“In the choice between changing one’s mind and proving there is no need to do so, most people get busy on the proof.” John K. Galbraith, Economist (1908 – 2006).
Monday, 7 March 2016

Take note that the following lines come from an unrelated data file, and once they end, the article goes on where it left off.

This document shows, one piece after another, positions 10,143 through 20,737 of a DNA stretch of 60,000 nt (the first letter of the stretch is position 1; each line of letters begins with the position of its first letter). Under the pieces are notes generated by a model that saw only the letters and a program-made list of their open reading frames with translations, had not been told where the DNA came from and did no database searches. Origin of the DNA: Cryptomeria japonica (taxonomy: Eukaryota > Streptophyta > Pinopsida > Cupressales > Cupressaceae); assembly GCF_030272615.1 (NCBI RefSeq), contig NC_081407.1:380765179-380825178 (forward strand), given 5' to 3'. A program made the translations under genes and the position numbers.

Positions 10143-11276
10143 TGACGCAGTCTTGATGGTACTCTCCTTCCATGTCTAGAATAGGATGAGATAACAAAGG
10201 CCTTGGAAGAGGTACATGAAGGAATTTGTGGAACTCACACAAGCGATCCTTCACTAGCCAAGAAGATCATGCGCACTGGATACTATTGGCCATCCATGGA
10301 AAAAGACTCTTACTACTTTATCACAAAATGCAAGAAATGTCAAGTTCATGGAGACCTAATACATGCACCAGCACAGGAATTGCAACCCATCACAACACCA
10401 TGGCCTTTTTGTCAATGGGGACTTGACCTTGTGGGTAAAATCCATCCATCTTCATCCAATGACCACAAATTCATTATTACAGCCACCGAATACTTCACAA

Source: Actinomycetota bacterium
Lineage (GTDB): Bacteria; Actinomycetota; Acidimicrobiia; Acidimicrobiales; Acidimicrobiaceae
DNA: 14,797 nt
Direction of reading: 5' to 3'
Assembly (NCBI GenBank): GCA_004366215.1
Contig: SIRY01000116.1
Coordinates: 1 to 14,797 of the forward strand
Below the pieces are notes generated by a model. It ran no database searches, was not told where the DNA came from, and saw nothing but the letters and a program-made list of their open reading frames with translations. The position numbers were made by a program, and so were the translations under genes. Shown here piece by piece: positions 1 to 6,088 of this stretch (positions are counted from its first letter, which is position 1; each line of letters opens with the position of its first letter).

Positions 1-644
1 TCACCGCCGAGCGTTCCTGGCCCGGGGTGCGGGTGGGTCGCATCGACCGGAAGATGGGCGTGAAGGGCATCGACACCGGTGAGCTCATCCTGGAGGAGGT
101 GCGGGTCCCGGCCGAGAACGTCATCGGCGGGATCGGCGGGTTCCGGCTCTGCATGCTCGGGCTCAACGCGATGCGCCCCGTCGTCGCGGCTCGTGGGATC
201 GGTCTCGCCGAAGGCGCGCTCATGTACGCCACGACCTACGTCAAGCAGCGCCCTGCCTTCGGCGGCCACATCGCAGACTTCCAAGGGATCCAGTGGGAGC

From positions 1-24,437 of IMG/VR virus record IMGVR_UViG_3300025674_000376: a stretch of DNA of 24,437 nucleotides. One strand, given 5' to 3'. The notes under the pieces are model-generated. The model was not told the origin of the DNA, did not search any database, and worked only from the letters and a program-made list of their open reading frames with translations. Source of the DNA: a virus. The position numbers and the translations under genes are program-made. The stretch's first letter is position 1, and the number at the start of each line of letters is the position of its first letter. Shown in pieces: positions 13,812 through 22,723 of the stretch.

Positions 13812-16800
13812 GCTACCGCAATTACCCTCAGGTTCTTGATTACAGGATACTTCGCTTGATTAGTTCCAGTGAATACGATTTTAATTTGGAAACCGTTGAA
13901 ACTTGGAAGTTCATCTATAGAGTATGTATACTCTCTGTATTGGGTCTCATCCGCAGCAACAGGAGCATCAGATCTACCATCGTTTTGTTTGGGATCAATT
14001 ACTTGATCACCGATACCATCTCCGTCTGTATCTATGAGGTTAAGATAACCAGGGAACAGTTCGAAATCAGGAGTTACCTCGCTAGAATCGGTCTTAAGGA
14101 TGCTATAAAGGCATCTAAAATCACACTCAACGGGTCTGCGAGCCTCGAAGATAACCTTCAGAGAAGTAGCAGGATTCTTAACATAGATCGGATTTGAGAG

Open debate, transparency and scientific scrutiny are considered good things but can it descend into harassment? A recent paper in Nature has looked at areas that can help to differentiate healthy debate, problematic research practices and campaigns that masquerade as scientific inquiry. The authors claim that measures that aim to improve science such as shared data, post-publication peer review and public engagement on social media, can sometimes be turned against scientists.